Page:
Fall 2001/Vol. 5, No. 4
When Henry J Kaiser and Sidney R Garfield, MD, joined their considerable forces to found what would become Kaiser Permanente (KP), they understood the creative power of stepping outside traditional boundaries. That vision extended to bridging the institutional gap separating medical research from clinical medicine.
On August 21, 1942, when the Permanente Foundation Hospital (old Fabiola) was dedicated, Henry Kaiser enumerated the goals of the health plan. One, he said, was "to provide funds for research" in industrial medicine.1
Later that same year, in an address to a meeting of the National Association of Manufacturers in New York City, Kaiser took this idea further. He challenged manufacturers to provide "essential medical care" to working people. "Will the manufacturers," he continued, "now dare to organize, finance, and manage medical centers in every industrial community ... which would bring not only skill and facilities, but all of the advantages of research, within the reach of the common man?"2
Dr Garfield was already working to deliver on this bold vision. In 1943, he requested funds from the Permanente Foundation to study new methods of curing syphilis and to launch a research journal. In his first annual report on the Permanente Foundation Hospital (published in the following year), Dr Garfield characterized the new organization as "a plan which can ... provide its own research ..."3:39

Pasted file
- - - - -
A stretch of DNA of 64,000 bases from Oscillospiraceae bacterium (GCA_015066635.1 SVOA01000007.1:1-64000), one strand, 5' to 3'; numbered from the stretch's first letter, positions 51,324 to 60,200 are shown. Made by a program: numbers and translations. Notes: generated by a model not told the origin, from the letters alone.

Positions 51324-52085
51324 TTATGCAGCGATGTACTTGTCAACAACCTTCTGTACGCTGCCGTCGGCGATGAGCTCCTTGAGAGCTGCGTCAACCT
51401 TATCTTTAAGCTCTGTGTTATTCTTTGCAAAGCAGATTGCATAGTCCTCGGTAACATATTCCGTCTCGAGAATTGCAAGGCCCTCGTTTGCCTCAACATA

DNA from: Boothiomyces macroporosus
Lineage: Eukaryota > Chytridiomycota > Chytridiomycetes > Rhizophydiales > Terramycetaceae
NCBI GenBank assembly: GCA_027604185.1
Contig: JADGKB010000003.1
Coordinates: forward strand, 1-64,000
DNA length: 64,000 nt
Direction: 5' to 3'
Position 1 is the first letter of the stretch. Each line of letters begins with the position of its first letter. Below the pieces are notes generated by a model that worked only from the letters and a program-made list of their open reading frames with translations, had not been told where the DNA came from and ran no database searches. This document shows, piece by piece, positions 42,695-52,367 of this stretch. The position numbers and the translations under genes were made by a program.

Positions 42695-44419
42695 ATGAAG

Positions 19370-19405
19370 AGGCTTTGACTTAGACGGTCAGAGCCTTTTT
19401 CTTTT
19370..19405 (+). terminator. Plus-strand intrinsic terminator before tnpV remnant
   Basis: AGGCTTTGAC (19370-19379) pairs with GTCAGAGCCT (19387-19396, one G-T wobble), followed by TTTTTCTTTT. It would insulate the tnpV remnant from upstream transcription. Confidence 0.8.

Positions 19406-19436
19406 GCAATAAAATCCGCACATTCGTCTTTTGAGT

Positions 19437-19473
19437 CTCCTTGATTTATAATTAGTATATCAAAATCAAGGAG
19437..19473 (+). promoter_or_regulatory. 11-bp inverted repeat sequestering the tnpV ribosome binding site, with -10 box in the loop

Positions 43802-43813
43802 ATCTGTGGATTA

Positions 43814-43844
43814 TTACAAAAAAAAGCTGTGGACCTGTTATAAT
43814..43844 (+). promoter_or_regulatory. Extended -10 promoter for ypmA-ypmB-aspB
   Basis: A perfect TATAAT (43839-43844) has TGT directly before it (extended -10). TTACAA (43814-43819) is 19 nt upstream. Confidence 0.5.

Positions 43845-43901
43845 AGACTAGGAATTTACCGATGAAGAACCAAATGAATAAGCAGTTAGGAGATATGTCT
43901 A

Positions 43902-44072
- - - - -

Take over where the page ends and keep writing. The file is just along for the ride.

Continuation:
KP Research During the Early Days
In 1943, the Permanente Foundation Medical Bulletin,4 which was funded by the money Dr Garfield had requested, made its first appearance with the help of editorial support from the Department of Scientific Publication (now the Department of Medical Editing). An article in the inaugural issue characterized the research effort that would follow. Titled "The Management of Pneumonia: A Review of 517 Cases,"5 the paper was written by Morris Collen, MD, who was then a young internist.
During the Second World War, Dr Collen and his colleagues found themselves operating the largest pneumonia service in the country. "It was cold and damp in the shipyards, and they [the workers] would get pneumococcal pneumonias, and they would die," Dr Collen told an interviewer, Steve Gilford, in the Fall of 2000 (Morris Collen, MD; Steve Gilford, BA).a Because use of horse serum caused serum sickness, Kaiser Permanente's physicians opted instead for aggressive doses of sulfa drugs, and they became adept at treating the urologic problems that complicated this protocol. The approach was so successful--and was made so well known by publication5 of the clinical results--that interns from the University of Cincinnati and the University of California San Francisco trained in pneumonia treatment under Dr Collen.